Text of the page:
In 2009, the International Diabetes Federation (IDF) launched the Women and Diabetes Programme, to build global support for women living with diabetes. There were an estimated 151 million women with diabetes in 2011 and this number is expected to rise to 275 million by 2030.
As a federation of over 200 MAs in over 160 countries, IDF is in a unique position to promote the women and diabetes agenda.
The Women and Diabetes Programme aims to:
Build the evidence base
Raise global awareness and commitments
Strengthen gender responsive health systems
Empower women as key agents in the fight against diabetes
The aims of the Women and Diabetes Programme are framed within the commitment IDF made to the UN Every Women Every Child initiative, which was launched by the UN Secretary General to put into action the Global Strategy for Women’s and Children’s Health:
“The International Diabetes Federation commits to increase recognition of the linkages between diabetes and related non-communicable diseases (NCDs) and women and children's health, support the integration of diabetes into existing health systems and maternal and newborn child health initiatives, and empower girls and women to prevent diabetes in current and future generations.
IDF WOMEN AND DIABETES PROGRAMME ACTIVITIES
Activities of the Women and Diabetes Programme fit within four broad categories:
Global awareness & advocacy: At the national and global levels, advocate for women and diabetes as a priority global health and development issue
Building the evidence base: Epidemiological, qualitative and health systems research of the direct and indirect burden of diabetes on girls and women
Best practice projects: Combine research and in-the-field interventions to establish models of diagnosis and care for women with diabetes and to improve their health outcomes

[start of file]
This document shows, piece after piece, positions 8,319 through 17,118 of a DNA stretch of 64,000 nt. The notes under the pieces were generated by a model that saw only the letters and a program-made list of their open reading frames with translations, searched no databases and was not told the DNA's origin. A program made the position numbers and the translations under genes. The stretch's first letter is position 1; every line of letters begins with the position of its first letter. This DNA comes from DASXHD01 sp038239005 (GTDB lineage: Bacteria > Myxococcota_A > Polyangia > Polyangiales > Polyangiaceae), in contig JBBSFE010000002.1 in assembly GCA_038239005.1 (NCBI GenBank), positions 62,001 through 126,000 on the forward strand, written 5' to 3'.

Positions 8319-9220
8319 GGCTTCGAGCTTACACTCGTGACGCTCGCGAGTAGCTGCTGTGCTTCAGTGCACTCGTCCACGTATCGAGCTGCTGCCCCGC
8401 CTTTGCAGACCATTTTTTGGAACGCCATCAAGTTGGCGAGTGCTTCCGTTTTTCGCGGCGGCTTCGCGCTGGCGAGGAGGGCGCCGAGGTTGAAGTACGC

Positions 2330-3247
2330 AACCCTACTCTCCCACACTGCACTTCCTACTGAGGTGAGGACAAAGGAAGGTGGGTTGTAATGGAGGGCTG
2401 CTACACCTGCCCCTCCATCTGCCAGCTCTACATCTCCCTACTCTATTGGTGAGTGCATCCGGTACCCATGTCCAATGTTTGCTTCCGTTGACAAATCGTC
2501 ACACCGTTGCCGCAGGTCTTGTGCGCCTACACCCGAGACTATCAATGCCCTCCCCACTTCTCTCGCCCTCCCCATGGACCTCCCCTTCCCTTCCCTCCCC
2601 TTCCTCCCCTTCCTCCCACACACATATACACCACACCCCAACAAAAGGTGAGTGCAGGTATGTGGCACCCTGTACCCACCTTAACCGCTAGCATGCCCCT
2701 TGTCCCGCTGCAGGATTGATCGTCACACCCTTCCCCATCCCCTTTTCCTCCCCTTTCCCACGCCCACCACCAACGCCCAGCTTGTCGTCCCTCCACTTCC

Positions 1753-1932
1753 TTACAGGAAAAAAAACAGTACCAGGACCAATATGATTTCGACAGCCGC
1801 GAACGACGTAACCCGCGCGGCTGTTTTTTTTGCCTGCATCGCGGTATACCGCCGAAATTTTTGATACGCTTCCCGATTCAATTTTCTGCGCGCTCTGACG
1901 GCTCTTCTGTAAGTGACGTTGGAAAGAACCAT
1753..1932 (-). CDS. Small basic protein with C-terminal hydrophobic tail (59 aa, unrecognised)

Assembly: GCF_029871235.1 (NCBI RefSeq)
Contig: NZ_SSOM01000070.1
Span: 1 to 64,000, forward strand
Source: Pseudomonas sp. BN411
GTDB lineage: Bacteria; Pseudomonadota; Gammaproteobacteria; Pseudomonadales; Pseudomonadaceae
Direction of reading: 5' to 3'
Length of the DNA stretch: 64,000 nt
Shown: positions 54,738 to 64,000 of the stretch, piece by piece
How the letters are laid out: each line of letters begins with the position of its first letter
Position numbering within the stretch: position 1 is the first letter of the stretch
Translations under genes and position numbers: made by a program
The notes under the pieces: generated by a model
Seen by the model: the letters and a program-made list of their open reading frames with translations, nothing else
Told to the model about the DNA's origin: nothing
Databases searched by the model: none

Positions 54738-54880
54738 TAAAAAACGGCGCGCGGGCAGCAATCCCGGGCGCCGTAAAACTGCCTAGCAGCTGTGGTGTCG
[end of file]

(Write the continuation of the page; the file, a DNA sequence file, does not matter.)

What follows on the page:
Knowledge sharing: Organise and participate in side-events, meetings and conferences with other experts and stakeholders in the field of diabetes".
Living with Diabetes is hard on women and its burden on women is unique because the disease can affect both mothers and their unborn children.
Diabetes can cause difficulties during pregnancy and delivery such as large sized babies, miscarriage or a baby born with birth defects. Women with diabetes are also more likely to have a heart attack, and at a younger age, than women without diabetes.
For women who do not currently have diabetes, pregnancy brings the risk of gestational diabetes. Based on recently announced diagnostic criteria for gestational diabetes, it is estimated that gestational diabetes develops in 18 percent of all pregnancies but disappears when a pregnancy is over.
Women who have had gestational diabetes or have given birth to a baby weighting more than 9 pounds are at an increased risk for developing type 2 diabetes later in life
We at the Nigeria Diabetes Online Community believe in Female education and empowerment towards adequate Diabetes care and quality health delievery.
Hence, we plan to motivate 100 females who are ready to raise awareness about Diabetes in their communities.
So if you are a female or a female youth leader passionate about Diabetes Care and Prevention in Nigeria, enthusiastic about change in your community and you wish to create awareness about diabetes in Nigeria via social media thereby reducing its prevalence and the stigma associated with it.
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International Diabetes Federation
American Diabetes Association